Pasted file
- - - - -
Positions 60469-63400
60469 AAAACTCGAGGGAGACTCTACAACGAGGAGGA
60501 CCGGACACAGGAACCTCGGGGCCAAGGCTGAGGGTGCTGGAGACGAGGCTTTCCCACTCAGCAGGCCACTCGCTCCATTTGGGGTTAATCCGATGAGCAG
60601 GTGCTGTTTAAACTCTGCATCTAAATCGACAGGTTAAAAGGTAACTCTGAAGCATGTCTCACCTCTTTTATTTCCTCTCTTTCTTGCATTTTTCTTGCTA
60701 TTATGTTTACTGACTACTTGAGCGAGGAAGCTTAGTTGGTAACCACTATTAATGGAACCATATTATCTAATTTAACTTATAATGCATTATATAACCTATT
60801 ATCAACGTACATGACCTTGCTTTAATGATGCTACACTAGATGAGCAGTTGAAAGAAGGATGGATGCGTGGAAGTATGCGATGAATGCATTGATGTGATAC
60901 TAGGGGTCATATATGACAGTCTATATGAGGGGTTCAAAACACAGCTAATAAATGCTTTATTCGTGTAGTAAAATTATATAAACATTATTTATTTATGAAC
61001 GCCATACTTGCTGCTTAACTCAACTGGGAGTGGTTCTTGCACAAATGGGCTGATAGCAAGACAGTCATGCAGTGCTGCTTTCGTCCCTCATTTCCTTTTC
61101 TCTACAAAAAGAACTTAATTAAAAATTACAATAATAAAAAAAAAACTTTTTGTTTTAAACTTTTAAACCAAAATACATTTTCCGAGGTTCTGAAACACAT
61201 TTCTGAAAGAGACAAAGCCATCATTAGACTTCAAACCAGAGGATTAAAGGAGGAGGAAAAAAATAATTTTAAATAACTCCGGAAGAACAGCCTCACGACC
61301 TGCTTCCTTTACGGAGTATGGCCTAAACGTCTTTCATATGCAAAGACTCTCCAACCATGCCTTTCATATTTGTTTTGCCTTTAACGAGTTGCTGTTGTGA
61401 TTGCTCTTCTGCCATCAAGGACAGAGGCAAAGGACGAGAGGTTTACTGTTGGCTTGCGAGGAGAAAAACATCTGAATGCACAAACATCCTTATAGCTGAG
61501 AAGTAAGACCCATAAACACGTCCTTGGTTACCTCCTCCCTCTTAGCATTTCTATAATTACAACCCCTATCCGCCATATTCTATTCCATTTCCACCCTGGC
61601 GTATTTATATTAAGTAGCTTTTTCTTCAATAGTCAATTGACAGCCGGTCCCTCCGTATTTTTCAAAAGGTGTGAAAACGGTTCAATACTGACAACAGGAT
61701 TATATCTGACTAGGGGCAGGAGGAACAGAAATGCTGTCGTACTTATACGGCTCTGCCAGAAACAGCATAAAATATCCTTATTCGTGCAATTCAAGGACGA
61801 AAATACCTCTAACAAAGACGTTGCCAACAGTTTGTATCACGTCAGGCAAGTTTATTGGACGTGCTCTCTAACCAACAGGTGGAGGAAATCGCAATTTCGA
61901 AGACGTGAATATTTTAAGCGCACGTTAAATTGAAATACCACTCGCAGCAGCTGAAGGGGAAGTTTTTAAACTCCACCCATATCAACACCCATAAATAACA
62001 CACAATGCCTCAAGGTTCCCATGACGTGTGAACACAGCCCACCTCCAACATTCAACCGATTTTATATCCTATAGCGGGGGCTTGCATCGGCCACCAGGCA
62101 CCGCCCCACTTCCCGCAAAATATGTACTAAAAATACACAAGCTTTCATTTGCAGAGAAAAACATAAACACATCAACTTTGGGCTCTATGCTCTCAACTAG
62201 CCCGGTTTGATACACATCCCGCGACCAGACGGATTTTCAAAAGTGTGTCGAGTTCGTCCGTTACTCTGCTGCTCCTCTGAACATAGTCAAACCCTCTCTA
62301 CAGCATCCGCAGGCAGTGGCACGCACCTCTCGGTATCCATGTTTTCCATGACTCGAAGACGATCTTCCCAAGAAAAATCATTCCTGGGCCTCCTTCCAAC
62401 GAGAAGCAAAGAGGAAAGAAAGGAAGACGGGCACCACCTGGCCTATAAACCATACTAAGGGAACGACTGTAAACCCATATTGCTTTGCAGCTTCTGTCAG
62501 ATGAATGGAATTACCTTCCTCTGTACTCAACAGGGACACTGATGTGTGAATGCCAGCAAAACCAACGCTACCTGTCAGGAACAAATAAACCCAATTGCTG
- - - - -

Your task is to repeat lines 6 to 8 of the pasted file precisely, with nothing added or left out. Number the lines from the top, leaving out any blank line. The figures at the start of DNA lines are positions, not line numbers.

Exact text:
60801 ATCAACGTACATGACCTTGCTTTAATGATGCTACACTAGATGAGCAGTTGAAAGAAGGATGGATGCGTGGAAGTATGCGATGAATGCATTGATGTGATAC
60901 TAGGGGTCATATATGACAGTCTATATGAGGGGTTCAAAACACAGCTAATAAATGCTTTATTCGTGTAGTAAAATTATATAAACATTATTTATTTATGAAC
61001 GCCATACTTGCTGCTTAACTCAACTGGGAGTGGTTCTTGCACAAATGGGCTGATAGCAAGACAGTCATGCAGTGCTGCTTTCGTCCCTCATTTCCTTTTC